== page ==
- Playing ball in the street is not safe. Unless a street is shut off to all traffic, it is not safe.
- Never approach a stray dog. You don’t know if he is friendly. He could be sick. If you see a police officer, tell him or her about the dog and the officer will call the local animal shelter to get the dog help.
Grandma Frances and Policewoman Paula said goodbye to the “Can Dos” reminding them to always practice street smarts.
Orrie wants to play a sport. What sports can he play from his wheelchair? Are there sports and activities he can do without his wheelchair?
All the other “Can Do” Kids play a sport and Orrie wants to play a sport too. He plays basketball with his dad in the back of his house but that’s not the same as being on a team and playing against other teams.
Orrie was sitting around with some of his buddies, asking them what they thought he could do.
Hector suggested that he talk to Coach Campbell about what other kids do who use a wheelchair and want to play a sport.
Orrie thought that was a good idea, so he wheeled himself down to coach’s office and made an appointment to see him. When he met with Coach Campbell he shared his feelings, saying, “I want to be like my friends. I want to play a team sport and have my family and friends come root for me.”
“Well Orrie,” said Coach Campbell, “I can understand your wanting to be like your friends and play a sport but you need to like a sport if you hope to do well at it. Let’s talk about what sports you think you might like. Then we can talk about how you can try them out to see which one you really like.”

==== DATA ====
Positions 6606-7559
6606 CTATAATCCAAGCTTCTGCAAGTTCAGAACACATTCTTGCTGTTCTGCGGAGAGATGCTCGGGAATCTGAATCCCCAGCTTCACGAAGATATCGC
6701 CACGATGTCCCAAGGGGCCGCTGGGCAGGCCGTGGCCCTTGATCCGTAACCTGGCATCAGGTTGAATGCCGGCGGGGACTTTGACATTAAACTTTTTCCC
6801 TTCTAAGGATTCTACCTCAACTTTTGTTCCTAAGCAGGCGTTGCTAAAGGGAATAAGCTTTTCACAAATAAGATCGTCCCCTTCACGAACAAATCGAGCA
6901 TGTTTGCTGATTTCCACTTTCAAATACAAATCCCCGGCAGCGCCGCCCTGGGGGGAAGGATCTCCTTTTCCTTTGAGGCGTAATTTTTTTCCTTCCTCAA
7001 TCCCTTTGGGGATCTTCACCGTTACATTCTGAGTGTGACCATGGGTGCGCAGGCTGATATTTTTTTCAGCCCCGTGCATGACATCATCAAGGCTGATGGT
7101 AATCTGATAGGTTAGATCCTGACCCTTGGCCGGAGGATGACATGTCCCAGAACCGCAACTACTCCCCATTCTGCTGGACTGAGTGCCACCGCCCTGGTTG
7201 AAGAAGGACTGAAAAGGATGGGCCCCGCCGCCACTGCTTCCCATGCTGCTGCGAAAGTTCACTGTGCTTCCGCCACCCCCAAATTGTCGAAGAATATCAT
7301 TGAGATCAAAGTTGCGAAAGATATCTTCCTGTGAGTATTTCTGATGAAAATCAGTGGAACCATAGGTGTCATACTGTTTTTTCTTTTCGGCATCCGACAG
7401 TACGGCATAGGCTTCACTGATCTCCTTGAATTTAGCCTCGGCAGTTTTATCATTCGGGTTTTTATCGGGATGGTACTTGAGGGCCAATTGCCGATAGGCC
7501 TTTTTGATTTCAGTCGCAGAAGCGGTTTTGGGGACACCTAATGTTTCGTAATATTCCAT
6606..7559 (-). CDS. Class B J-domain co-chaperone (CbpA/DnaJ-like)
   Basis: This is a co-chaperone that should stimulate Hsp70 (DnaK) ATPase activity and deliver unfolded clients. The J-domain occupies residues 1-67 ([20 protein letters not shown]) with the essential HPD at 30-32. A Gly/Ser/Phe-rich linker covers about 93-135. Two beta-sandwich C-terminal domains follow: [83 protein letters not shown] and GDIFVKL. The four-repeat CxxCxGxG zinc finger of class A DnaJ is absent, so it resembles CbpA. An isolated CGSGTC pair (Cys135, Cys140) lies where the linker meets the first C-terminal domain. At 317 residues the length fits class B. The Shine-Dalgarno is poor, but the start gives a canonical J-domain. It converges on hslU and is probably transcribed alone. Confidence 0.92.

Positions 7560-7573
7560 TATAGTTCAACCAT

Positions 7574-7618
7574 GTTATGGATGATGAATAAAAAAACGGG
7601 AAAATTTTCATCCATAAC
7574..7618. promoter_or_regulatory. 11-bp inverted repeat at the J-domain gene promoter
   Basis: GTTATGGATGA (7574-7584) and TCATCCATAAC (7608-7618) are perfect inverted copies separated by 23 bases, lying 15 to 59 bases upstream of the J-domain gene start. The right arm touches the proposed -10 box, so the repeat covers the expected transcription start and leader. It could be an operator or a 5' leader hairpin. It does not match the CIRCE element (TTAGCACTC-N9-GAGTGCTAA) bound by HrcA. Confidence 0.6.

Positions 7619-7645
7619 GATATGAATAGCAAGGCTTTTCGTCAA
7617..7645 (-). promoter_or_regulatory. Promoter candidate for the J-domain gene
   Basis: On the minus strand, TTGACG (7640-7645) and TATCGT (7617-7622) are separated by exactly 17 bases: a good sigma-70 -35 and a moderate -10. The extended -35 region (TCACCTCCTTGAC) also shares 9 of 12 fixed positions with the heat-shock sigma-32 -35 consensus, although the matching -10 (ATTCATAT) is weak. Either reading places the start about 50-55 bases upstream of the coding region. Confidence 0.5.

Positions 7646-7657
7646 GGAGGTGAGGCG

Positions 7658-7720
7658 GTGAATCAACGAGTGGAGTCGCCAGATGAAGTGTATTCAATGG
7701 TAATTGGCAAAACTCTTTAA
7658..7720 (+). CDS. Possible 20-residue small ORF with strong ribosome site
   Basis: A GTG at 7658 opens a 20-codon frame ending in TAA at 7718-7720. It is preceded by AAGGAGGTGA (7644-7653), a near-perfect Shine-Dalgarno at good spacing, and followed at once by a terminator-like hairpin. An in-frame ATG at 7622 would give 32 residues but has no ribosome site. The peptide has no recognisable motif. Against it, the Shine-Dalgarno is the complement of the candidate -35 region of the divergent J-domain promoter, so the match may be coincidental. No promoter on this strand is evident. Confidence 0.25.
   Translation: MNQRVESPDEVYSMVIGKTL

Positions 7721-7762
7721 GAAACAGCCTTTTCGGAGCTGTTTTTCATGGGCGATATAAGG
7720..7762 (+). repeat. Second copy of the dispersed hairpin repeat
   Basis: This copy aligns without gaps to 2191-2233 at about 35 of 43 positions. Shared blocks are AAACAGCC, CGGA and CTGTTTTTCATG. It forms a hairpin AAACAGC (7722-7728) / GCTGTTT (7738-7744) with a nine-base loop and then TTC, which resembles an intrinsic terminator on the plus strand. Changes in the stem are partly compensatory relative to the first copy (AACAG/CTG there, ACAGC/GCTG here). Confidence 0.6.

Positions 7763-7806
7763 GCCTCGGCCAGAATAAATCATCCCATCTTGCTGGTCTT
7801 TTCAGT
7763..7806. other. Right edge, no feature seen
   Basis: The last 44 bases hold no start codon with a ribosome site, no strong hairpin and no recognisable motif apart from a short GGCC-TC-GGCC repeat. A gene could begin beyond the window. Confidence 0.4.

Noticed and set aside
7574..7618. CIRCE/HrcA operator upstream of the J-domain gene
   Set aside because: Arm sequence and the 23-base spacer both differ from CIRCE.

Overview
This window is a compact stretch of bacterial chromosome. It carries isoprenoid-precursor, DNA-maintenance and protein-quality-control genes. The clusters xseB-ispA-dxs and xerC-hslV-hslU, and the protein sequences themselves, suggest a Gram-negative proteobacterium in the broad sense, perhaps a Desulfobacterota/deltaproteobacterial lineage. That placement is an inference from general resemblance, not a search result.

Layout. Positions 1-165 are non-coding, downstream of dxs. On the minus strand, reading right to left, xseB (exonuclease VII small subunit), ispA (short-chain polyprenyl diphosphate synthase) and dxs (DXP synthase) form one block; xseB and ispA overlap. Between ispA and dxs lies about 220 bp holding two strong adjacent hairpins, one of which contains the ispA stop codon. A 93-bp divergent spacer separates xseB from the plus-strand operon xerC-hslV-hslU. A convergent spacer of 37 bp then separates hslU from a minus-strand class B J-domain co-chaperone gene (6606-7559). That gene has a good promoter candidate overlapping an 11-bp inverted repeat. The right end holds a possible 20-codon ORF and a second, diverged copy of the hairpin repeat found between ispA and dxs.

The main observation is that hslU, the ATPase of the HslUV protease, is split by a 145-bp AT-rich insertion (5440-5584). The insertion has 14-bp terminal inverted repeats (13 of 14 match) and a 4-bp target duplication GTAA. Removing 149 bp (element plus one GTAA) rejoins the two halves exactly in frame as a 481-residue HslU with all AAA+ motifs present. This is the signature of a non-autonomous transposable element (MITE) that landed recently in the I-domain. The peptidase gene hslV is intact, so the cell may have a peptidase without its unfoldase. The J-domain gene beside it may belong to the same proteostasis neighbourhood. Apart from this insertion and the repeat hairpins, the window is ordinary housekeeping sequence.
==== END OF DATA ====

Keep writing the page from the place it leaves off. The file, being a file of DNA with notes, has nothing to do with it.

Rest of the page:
Orrie sort of nodded, then said, “First, I have to find out what sports I can play from my chair and where there are teams that play those sports.” Coach Campbell said, “Let’s begin at the beginning. Let’s take a look at what sports can be played from a wheelchair. Let’s invite our readers to pick out what sports can be played from a wheelchair.”
Help Orrie to play a sport by picking out the sports that kids who use wheelchairs can play. Circle the sports you think Orrie could play:
volleyball basketball archery bowling hockey shuffleboard
Answer – If you circled all the sports, you would be right!”
“Orrie,” said Coach Campbell, “Next time we get together I will have places we can visit to see these sports being played. We need to let you try out the ones that look good to you. We also need talk about sports that you can be part of out of your chair like horseback riding and competitive swimming.”
Orrie left Coach Campbell’s office feeling confident that he was going to get to play a sport.